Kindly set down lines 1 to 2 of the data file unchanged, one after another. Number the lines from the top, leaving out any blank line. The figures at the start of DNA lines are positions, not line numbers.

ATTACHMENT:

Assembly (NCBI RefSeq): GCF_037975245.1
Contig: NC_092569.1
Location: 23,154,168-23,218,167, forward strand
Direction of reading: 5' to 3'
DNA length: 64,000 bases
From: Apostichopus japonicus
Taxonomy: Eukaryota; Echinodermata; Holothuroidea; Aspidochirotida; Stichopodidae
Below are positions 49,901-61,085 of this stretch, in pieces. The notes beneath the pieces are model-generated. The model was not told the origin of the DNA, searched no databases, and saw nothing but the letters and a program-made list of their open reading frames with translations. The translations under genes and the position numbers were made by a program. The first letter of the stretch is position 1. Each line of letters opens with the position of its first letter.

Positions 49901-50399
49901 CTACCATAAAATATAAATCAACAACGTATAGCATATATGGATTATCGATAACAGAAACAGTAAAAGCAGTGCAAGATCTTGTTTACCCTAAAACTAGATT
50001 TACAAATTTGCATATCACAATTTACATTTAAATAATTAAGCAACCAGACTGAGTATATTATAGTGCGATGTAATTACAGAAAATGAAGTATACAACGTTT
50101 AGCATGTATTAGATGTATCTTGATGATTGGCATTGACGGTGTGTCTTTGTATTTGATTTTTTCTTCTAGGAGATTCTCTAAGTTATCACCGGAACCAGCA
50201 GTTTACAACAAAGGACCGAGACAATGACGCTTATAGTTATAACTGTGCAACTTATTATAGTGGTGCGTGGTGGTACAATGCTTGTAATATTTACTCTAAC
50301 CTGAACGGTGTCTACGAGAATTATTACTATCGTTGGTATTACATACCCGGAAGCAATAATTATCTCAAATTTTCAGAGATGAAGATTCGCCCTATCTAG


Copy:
Assembly (NCBI RefSeq): GCF_037975245.1
Contig: NC_092569.1